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Toon Talk: Confessions of a Teenage Drama Queen
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Disney Film & Video Reviews by Kirby C. Holt
Confessions of a Teenage Drama Queen
From the growing availability of offerings (ranging from fashions to dolls to an upcoming line of DVDs) starring the Disney Princesses, to the increasing popularity of its young Disney Channel starlets (including Raven and - until recently - Hilary Duff), up to such box office favorites as The Princess Diaries and The Lizzie McGuire Movie, Disney (with the exception of the ever-burgeoning Olsen twin empire) appears to have the lucrative tween girl niche market all sown up.
Add to that mix the recent theatrical release Confessions of a Teenage Drama Queen, a cleverly titled piece of throw away fluff that, despite the presence of Disney fave Lindsay Lohan, is as plainly unoriginal as its title character claims not to be.
Lohan, who was so refreshingly accomplished in her one-two punch of Disney remakes The Parent Trap and Freaky Friday, falters in the less defined role of Lola Cep, a typical New York City girl relocated by her mom (Dick Tracy's Glenne Headly) to the significantly less glamorous town of Dellwood, New Jersey.
With her quirky thrift store ensembles and over-sized personality, Lola resists fitting into her new surroundings, alienating the in-crowd (led by the Clueless-ly cliched Megan Fox) and befriending the prerequisite Willow-esque nerdette (Alison Pill), who she bonds with over the mutual obsession of a faux rock band of the power ballad variety.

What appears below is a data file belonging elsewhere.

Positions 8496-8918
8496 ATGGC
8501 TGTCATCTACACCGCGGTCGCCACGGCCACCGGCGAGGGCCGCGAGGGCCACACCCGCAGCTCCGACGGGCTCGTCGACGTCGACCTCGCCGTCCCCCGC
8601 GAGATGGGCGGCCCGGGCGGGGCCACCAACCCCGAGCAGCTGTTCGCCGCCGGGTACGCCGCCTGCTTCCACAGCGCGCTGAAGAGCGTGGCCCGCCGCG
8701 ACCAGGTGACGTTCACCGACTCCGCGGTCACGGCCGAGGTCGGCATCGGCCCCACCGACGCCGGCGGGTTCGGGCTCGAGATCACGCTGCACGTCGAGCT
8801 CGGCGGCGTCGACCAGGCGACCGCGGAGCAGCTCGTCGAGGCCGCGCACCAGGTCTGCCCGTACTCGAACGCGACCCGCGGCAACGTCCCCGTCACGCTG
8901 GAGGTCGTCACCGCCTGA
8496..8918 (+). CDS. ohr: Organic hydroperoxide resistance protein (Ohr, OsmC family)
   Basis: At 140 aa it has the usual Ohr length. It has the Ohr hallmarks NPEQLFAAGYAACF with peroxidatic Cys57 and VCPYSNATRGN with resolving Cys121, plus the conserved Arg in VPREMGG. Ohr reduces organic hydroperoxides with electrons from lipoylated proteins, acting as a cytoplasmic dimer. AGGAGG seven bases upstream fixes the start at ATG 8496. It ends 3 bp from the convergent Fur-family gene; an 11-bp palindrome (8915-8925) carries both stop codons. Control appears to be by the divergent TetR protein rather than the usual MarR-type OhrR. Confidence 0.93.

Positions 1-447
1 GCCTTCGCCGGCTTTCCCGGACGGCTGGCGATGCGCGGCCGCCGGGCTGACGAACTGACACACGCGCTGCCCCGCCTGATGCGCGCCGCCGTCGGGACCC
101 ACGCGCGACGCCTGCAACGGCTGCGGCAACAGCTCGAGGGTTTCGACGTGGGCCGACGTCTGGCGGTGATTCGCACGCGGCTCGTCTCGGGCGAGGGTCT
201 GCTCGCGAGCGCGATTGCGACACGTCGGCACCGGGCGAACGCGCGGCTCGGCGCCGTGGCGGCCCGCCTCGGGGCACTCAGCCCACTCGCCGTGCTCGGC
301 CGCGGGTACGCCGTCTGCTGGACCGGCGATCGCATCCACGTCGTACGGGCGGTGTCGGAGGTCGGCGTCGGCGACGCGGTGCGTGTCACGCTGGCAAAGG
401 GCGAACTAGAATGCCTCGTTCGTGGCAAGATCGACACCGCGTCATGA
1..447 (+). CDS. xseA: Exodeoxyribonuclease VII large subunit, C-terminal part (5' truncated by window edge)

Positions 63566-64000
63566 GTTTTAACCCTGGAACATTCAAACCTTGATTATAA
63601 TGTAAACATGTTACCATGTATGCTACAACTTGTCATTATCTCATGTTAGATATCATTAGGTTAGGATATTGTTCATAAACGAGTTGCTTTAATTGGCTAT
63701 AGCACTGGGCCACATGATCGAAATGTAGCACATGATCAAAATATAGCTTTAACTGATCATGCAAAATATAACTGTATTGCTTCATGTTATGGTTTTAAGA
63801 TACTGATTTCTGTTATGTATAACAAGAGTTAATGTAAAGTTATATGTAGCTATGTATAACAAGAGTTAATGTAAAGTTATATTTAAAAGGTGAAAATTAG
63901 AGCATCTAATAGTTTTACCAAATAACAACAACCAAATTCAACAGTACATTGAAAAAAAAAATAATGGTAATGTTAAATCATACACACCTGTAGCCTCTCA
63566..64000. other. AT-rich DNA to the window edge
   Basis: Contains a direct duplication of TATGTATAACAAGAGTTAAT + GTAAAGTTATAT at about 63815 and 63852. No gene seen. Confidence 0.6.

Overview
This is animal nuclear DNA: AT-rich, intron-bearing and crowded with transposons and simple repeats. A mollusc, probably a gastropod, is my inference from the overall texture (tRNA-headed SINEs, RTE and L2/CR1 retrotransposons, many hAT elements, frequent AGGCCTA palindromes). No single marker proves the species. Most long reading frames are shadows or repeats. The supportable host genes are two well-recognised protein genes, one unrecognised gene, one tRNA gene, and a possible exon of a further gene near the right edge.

Conspiring to meet the band's dreamboat lead singer Stu Wolf (played by Australian Adam Garcia with a drunken Cockney sneer because, you know, all rock stars are sneering drunken Cockneys) factors into the jumbled plot (creating a disturbing jail bait subtext) that also has Lola starring in the school musical, a modern take on Shaw's Pygmalion dubbed Eliza Rocks! (I guess My Fly Lady was too obvious); the production is directed by drama teacher Miss Baggoli, played by Carol Kane in yet another of her typically eccentric-for-eccentric's sake creations.
Occasionally, the film's heroine lapses into Amelie-like fantasies, but with none of that film's unironic whimsy. As directed by Sara Sugarman from a script by Cadet Kelly's Gail Parent (based on a "Young Adultâ€? book by Dyan Sheldon), Confessions is a clumsy exercise in mass marketed blandness; the thought of straying even slightly from the oft-traveled rote route explored in every teen sitcom and after-school special never entering its simple-minded head.